So today we stand up and be counted. We make it known that as a party we believe that couples should be married, ‘how quaint’, and that it is better for our children. ‘Not true’ will be heard at dinner parties from one end of Islington to the other. Well marriage is not quaint – it’s hard bloody work. And just about every report on the subject will tell you that yes it is better for your children if there is a Mummy and a Daddy who store their shoes peacefully in the same bedroom.

BUTBUTBUTBUTBUT —– WE MUST BE CAREFUL!!!! We must be very, very careful how we approach this octopus of an issue. On one hand we have a deep-rooted belief in the sanctity of marriage. We believe that marriage is the bedrock of society. We believe that people need to know that ‘marriage is for a lifetime not just for a Saturday in June’. We need to do what we can, when we can to reintroduce the idea of marriage as the way forward and in general ‘a good thing’.

However we also need to be realistic and look at the figures. The divorce rate in this country is now heading towards the 50% mark. And this is where the octopus issue comes into play.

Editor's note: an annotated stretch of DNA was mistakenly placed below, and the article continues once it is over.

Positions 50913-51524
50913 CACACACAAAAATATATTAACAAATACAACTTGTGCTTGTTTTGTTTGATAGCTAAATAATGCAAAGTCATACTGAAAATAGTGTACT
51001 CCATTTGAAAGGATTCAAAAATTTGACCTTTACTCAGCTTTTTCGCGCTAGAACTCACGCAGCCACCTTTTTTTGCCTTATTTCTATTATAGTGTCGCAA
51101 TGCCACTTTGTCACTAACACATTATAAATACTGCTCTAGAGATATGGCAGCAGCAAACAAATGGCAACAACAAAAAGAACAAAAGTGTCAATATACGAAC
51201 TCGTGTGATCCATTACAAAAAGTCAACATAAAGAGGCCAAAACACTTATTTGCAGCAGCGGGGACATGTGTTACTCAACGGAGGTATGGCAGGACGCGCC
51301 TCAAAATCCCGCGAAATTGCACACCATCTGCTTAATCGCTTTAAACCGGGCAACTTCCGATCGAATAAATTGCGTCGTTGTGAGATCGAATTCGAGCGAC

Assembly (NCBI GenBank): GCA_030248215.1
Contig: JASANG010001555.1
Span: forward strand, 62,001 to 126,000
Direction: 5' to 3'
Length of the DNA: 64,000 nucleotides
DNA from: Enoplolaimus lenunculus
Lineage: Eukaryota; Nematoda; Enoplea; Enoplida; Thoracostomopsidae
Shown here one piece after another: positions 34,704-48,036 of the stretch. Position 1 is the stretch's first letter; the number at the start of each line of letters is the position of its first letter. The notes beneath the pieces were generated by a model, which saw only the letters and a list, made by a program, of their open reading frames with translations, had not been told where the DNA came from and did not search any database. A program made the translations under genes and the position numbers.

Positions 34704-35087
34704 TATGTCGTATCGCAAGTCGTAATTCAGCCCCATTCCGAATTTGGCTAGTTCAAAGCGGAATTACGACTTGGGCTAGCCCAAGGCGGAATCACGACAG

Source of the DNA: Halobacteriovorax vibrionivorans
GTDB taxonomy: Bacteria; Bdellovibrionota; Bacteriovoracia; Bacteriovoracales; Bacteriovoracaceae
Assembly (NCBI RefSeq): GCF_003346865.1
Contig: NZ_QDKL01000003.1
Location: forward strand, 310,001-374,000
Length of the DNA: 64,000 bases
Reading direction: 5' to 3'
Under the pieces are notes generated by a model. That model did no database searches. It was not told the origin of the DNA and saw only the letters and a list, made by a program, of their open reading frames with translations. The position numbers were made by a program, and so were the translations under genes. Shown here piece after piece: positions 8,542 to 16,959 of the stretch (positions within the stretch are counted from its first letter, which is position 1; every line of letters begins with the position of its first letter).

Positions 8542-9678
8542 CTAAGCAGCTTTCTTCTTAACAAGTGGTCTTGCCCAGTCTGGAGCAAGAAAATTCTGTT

We must campaign for marriage but we must be very, very careful not to campaign against mothers on their own.

Yes we should stand tall and be counted and say loudly that we do not believe in women going out and making a conscious decision to have a child on their own because ‘I just want one that’s why’.

But we must also be very, very careful that we don’t ostracize or penalize any further people who by the choice of the other half of their ‘til death us do part’ decided to go walkabout. I hate the thought that through a decision made by someone other than me, that my son and I now be shunted into some sort of oddbin. Destined to be regarded as second-class citizens and him destined for a life of crime and social exclusion.